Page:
Raising the Bar: Coach Inspires, Pushes Student-Athletes

By Ben Shaffer ’22
Spring Summer 2022 Issue

Susquehanna’s Head Strength and Conditioning Coach David Kitchen ’14 chose his profession because of the valuable life lessons the weight room taught him as a Susquehanna football player — lessons he hopes to pass down to the student-athletes he coaches today.

David Kitchen '14, head strength and conditioning coach David Kitchen '14, head strength and conditioning coachThe strength coaches, led by Coach Kitchen, typically arrive in the Chris Vialonga Sports Performance Center at 5:30 a.m. each day for the first team lift at 6 a.m. They spend the remainder of the day coaching, programming and running reports until the last team lift concludes at 7 p.m.

“They’re long days but every day is different, and you get to spend time with the student-athletes,” Kitchen says. “The majority of your day is spent coaching kids and that’s the fun part.”

An essential function of a strength coach is programming workout plans for teams.

“Every team has an annual plan that’s broken up into different structures, then we reverse engineer the process. If we want strength and power to be our strongest qualities at a certain date, then we need to break down what qualities go into making those strength and power gains most evident at the end,” Kitchen says.

Last year’s Landmark Conference Field Hockey Defensive Player of the Year Annalee Smith ’22 has made the transition from athlete to coach, interning as an assistant strength coach. Going from an athlete to a coach has shown Smith all the work that typically is unseen.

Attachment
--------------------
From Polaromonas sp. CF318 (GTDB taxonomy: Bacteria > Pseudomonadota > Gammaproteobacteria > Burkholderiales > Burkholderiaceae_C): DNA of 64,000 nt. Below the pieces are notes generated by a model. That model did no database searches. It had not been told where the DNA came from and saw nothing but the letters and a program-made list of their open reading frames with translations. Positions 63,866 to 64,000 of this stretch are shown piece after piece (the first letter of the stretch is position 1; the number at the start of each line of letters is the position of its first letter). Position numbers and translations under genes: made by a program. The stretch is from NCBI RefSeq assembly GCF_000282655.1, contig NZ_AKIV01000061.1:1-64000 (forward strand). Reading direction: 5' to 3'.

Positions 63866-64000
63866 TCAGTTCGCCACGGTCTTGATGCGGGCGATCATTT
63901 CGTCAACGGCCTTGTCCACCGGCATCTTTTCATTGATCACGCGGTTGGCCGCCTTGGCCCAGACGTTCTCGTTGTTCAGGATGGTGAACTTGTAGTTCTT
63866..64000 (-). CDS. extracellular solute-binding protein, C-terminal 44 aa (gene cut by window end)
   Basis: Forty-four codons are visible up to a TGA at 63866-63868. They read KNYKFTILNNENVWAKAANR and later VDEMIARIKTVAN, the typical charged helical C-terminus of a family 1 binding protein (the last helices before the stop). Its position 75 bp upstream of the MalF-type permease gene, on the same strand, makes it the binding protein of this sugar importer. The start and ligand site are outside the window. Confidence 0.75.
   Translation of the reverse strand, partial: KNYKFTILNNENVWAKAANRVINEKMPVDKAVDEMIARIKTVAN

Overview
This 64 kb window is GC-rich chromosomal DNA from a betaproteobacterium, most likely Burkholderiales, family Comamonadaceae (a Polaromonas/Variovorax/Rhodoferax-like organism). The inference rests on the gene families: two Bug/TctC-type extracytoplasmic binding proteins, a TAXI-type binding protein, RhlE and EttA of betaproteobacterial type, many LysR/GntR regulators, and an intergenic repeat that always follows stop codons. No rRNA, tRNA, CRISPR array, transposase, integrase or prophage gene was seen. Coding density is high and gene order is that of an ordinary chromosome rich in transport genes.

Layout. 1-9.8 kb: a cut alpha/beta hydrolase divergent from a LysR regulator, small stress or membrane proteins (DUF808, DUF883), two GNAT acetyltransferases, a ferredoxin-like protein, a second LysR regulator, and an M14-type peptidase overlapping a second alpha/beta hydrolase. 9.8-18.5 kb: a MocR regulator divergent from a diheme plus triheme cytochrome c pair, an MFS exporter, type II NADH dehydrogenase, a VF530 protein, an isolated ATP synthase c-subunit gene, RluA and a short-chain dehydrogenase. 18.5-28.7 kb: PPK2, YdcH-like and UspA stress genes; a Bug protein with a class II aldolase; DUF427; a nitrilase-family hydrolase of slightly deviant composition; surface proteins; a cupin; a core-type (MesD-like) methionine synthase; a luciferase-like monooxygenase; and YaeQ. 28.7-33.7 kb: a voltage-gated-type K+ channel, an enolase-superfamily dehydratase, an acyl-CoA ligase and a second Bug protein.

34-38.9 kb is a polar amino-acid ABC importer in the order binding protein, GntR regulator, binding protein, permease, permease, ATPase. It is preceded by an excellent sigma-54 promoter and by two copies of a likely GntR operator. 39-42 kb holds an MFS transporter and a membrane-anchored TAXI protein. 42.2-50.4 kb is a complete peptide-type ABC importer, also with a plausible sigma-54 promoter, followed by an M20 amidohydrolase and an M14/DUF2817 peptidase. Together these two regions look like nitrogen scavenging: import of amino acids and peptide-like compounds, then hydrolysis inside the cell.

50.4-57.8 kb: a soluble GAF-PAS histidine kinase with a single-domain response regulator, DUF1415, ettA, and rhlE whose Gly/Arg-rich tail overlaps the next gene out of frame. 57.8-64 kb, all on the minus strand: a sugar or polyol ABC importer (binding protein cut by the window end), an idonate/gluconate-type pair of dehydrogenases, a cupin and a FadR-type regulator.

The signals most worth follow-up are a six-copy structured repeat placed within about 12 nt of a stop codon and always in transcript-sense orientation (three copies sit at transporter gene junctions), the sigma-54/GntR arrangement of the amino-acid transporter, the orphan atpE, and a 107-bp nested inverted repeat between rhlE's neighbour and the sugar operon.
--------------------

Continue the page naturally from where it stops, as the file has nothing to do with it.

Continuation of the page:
“We meet weekly to discuss different aspects of this job and what it entails, which is more than I ever thought. It is challenging to learn all the very important details and planning behind what needs to happen for this program to function,” she says.

Smith admits one of her favorite parts about her internship is working with athletes from Susquehanna’s women’s teams.

“I enjoy working with all student-athletes, but many times, female athletes are overlooked and are put on the back burner when it comes to strength and weight training, but I think Coach Kitchen does a great job pushing his women’s teams to become stronger every day,” she says.

One example of a Susquehanna woman succeeding in the weight room is Olivia Brandt ’22, a 2022 All-Landmark Second Team women’s basketball player who was named a National Strength and Conditioning Association All-American in early April for her dedication to effort and excellence in off-the-court workouts.

Nominated by Coach Kitchen, Brandt says she was not aware of the award prior to receiving it, but claimed it was an honor to be recognized. “I contribute a lot
of my success on the court to the work I put in in the weight room and the mentors I had that pushed me in strength and conditioning,” she says.

According to Brandt, Coach Kitchen and strength coaches pushed her to work as hard as possible each day she stepped into the weight room. “Coach Kitchen’s best quality is that he will never let someone take a day off. If the weight on the bar or in your hand looks too easy, he calls you out,” she says.

“The student-athletes here on campus are really unique. They are so coachable and smart, and that’s a testament to the academic standards here. They want to understand why we’re doing what we’re doing. I can talk about the ins and outs of the program, I can also talk about leadership and accountability, and they just soak it up,” Kitchen claims.

Coach Kitchen and his staff have contributed greatly to the success of so many teams and, at the same time, implemented important life values through the strength and conditioning program.

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